The introduction of cross posts, under an Act of 1711, was the first great reform in the history of the British Post Office. In the seventeenth century the postal system was organised in six great post roads, each administered separately with its own by-posts. At this time cross country posts did not exist; a letter for a destination not in the network of the post road on which it started had to go into London and then out again on the other road. Even a letter from Bristol to Plymouth, for example, had to travel via London instead of direct. To overcome this, cross posts were set up to provide direct cross-country links between one road and another, designed to speed up the mails by avoiding London. Letters carried by the cross posts were known as 'cross road letters'.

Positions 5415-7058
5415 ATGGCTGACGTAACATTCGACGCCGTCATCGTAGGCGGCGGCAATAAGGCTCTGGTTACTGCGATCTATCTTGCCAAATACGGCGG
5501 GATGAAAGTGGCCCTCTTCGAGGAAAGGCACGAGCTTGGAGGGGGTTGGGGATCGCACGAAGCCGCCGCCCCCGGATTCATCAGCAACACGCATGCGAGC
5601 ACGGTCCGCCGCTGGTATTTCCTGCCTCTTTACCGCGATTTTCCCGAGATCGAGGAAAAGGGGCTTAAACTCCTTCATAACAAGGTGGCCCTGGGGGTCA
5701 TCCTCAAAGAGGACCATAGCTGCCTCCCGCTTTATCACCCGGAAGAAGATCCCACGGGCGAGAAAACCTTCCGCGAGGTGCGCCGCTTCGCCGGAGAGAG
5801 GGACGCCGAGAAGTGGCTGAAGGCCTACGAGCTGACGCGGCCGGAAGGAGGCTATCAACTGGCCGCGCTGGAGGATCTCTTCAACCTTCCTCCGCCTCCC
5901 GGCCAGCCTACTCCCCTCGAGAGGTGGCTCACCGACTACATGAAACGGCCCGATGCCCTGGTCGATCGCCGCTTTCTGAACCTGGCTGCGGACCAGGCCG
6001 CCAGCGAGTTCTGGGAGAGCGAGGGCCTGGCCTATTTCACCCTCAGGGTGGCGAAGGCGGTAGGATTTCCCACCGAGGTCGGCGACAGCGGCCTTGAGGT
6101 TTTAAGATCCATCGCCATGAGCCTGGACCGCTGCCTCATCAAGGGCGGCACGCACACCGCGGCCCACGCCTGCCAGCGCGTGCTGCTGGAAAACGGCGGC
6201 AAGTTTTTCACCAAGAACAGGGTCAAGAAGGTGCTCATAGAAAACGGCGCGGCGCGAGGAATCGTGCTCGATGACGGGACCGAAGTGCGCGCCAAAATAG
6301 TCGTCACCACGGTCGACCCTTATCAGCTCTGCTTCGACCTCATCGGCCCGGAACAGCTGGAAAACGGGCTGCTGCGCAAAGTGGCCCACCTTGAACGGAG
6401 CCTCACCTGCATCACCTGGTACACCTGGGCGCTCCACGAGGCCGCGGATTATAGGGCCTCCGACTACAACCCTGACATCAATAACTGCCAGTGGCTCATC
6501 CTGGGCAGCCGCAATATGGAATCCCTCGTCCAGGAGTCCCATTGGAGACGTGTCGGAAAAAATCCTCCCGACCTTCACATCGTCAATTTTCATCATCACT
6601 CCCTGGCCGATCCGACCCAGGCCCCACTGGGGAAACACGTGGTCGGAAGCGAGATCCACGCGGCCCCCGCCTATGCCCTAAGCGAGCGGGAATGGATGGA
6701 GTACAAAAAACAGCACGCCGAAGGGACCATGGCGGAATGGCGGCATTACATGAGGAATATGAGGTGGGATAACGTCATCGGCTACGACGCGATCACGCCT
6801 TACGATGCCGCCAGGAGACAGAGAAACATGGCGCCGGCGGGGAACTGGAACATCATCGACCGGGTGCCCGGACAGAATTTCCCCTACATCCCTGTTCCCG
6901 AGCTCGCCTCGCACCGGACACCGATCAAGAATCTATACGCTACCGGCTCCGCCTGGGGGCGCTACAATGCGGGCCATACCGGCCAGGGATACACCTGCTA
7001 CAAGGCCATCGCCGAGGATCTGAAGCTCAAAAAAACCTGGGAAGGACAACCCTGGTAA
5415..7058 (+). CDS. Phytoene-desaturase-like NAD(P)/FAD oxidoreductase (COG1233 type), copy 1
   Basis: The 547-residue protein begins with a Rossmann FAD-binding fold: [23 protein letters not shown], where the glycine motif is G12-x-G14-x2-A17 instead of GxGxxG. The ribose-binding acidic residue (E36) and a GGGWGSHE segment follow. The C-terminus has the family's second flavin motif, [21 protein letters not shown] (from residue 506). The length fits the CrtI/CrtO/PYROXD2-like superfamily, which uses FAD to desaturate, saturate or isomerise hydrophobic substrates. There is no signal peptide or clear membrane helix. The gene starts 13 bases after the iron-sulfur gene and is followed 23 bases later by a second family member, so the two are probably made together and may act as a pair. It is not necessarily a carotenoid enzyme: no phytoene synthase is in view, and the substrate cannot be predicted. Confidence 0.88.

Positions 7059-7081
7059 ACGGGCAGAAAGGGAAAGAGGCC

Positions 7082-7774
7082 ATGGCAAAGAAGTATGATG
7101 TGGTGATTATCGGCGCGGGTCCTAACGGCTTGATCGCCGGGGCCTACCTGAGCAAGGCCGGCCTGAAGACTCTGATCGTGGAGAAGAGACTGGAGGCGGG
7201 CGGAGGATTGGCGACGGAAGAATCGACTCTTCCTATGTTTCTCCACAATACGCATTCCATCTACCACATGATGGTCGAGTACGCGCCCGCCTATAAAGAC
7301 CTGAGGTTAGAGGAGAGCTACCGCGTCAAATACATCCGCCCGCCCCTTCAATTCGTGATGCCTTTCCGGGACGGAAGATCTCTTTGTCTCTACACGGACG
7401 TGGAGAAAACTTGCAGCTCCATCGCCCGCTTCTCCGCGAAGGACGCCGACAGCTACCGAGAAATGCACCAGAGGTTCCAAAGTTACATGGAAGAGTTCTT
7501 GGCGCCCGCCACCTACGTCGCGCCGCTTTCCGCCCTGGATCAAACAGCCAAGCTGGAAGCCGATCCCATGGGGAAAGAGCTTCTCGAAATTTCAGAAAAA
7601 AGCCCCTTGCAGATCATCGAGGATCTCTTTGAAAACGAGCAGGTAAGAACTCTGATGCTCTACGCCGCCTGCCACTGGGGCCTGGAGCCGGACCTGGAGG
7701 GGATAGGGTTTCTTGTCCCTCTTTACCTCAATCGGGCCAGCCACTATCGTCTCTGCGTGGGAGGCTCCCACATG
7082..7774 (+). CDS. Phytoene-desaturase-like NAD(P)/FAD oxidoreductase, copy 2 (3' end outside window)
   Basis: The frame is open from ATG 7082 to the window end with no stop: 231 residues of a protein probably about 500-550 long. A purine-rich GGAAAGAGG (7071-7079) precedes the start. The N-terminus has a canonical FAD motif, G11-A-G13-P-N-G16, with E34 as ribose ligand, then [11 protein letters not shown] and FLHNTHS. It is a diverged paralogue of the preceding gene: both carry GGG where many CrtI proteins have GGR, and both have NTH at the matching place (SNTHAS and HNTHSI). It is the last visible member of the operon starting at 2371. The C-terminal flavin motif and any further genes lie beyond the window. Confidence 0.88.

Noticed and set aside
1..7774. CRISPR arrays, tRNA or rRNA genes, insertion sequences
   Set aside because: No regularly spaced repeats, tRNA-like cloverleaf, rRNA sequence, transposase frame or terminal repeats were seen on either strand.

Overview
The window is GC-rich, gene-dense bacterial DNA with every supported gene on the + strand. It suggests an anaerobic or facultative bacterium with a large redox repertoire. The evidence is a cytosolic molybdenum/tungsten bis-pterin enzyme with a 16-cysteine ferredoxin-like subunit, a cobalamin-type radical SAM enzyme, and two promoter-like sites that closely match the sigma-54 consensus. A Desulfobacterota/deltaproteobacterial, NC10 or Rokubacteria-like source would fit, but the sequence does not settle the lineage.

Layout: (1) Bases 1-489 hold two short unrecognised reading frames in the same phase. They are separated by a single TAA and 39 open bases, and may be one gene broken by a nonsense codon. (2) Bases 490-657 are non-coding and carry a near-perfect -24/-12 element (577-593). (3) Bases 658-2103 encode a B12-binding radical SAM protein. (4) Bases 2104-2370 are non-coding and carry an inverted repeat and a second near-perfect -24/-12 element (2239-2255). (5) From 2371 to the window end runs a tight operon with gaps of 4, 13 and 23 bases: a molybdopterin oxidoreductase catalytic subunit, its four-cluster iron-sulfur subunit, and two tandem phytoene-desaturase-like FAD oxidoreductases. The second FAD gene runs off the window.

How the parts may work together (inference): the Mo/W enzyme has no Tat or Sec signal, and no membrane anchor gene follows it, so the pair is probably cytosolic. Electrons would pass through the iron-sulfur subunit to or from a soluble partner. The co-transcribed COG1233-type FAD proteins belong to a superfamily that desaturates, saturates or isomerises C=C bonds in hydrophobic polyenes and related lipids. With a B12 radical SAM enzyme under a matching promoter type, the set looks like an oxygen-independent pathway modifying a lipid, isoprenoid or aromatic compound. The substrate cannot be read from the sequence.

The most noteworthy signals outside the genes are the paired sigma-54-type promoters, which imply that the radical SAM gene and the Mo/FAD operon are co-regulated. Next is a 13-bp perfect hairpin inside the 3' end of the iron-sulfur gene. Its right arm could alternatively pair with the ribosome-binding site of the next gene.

- R. J. Sutton 6th edition revised by K. W. Anthony
The Stamp Collector's EncyclopaediaPublished 1966Posted January 14, 2000
Index of 507 Notes from the Past
Note: If the link isn't returned the first try, try again.
Comments? Send me an e-mail
Please include a reference to this item.